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Histological and genetic heterogeneity in synchronous hepatocellular carcinoma
  1. F CETTA,
  1. M T del VECCHIO
  1. Institute of Surgical Clinics
  2. University of Siena, Italy
  3. Institute of Pathology
  4. University of Siena, Italy
  5. Department of Surgery and Liver Transplantation
  6. University of Bologna,Italy
  1. Dr F Cetta, Institute of Surgical Clinics, University of Siena, Nuovo Policlinico-Viale Bracci-53100 Siena, Italy.cetta{at}

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Editor,—The recent paper by Sirivatanauksornet al (OpenUrlCrossRefPubMedWeb of Science) focused once again on the unresolved question as to whether (i) hepatocellular carcinoma (HCC) in human liver develops from a single clone or from multiple parallel clones and (ii) among multiple tumour nodules present in many patients, the smaller lesions represent intrahepatic metastases or “de novo” cancers. The authors correctly acknowledge that “information on the clonal origin of tumours will influence management strategies for prevention of recurrence after operation”. They used arbitrarily primed polymerase chain reaction (AP-PCR)1 to compare the DNA fingerprint of HCCs and regenerative nodules (RNs) removed from 13 cirrhotic explant livers. They found considerable genomic heterogeneity in 54 HCCs and 31 RNs that were microdissected. No two nodules (either RNs or HCCs) had identical electrophoretic patterns. Contrary to expectation, even “satellite” nodules in close proximity within the same segment of the liver were found to have distinct genomic patterns. They concluded that their data suggest poor patient survival after surgical resection if the smaller tumours are “de novo” lesions rather than metastases.

We would like to make some comments. HCC arising in cirrhosis is frequently multifocal. This is supported by epidemiological studies and by the fact that a diffuse underlying viral disease facilitates multifocality, in particular when HCC is related to hepatitis C viral infection. In addition, primary multifocality is supported by the high incidence of “preneoplastic lesions” such as dysplastic nodules in the surrounding liver. However, a word of caution is suggested before extrapolating data and conclusions from this paper to all HCCs.2 ,3 In fact, there is a selection bias that could be responsible for the observed findings. Cirrhotic explant livers are selected for liver transplantation because of a diffuse, usually viral related cirrhosis in the absence of clinically evident large nodules. In these cases HCC is often an incidental finding and is mostly, if not always, multifocal. On the contrary, in a consecutive surgical series of resected patients, 44 of 49 patients without cirrhosis (88.2%) had a unique macroscopic nodule restricted to the right lobe, larger than 5 cm in nine of 44, whereas right lobe involvement occurred in 66 of 104 patients with cirrhosis (63.4%; p=0.0014 ,5). Satellite nodules were found in only four of the 49 patients of the former group (8%).5 Viral infection was detected in 38.7% of patients in the former group compared with 93.7% of patients with cirrhosis (p<0.001).5 In particular, the following findings were observed: (1) an as yet not well defined proportion of patients (10–20%) showed uninodular HCCs which were well capsulated, located in the right liver, with low tendency to vascular spread, and usually not associated with viral infection and/or clinically evident cirrhosis. Interestingly, these lesions remained unique even when greater than 5–6 cm (up to 10 cm) without satellite lesions; (2) when larger than 10 cm, these HCCs had conspicuous histological and genomic heterogeneity within the same initial nodule, showing different histological variants (up to five), each of which had a different genetic pattern. In these very large tumours, satellite nodules were similar to one of these five variants, or even different, but were still nodules originating from the initial “mother” lesion. In fact, in most cases, they remained restricted to the right lobe, close to the larger nodule, without left lobe involvement.5Therefore, even if genetic analysis is a powerful tool in detecting that two samples with the same genetic fingerprints belong to the same clone, a word of caution is suggested before stating the opposite, namely that a satellite nodule in close proximity to a larger lesion, within the same liver segment, is a different tumour, a “de novo” lesion, rather than a metastasis from the original tumour, simply because of genetic heterogeneity.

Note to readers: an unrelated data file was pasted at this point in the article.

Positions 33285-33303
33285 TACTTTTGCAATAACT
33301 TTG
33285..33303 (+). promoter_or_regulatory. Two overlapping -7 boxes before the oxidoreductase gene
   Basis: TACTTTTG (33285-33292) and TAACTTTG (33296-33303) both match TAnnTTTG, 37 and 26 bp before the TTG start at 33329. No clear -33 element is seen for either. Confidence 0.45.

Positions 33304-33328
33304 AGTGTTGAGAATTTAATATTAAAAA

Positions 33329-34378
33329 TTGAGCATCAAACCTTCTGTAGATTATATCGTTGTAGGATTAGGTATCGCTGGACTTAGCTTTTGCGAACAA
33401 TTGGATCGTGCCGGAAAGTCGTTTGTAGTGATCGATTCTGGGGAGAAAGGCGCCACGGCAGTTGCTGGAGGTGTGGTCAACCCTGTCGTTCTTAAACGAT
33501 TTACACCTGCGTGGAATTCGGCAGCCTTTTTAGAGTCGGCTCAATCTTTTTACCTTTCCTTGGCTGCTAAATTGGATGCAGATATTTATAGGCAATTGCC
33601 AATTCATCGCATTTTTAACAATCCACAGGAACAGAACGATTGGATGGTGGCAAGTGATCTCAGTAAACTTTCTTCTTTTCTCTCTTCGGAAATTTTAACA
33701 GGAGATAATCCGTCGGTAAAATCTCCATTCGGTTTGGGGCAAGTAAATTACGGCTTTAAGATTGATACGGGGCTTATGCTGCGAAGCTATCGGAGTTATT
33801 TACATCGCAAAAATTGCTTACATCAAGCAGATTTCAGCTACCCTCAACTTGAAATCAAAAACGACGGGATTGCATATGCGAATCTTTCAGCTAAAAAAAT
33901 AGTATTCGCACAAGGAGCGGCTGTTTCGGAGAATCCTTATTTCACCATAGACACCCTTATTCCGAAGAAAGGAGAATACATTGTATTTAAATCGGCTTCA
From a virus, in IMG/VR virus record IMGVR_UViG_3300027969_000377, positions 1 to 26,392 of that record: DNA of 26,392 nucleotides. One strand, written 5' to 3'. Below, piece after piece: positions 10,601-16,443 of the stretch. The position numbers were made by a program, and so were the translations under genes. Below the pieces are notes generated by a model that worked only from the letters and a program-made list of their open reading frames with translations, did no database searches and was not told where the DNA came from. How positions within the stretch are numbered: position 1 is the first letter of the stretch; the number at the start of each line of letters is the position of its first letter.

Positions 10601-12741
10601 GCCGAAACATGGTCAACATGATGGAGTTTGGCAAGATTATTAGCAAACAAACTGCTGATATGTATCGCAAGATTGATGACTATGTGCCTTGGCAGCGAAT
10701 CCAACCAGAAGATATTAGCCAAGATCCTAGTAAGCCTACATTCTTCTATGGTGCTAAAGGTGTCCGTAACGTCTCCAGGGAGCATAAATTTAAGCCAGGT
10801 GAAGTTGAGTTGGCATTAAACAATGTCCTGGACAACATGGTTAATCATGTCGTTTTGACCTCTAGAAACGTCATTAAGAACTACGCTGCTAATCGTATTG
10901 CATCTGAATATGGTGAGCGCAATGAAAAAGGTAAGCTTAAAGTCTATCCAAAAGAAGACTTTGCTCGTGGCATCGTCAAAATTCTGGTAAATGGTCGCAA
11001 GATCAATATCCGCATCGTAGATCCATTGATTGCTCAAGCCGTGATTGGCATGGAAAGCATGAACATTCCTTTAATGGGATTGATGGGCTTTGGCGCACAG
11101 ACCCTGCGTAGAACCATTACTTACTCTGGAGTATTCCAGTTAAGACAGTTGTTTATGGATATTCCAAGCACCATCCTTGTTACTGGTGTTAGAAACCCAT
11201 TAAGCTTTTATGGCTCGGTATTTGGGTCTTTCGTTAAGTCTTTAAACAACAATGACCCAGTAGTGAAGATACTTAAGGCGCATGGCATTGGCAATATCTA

The study was supported in part by: the National Research Institute (CNR) (grants No 93.00239.CT04, No 94.02376.CT04, No 95.00897.CT04); Regione Toscana (grant No 358/C, 1995); Murst 40%–Murst 60%; and Telethon (grant E611).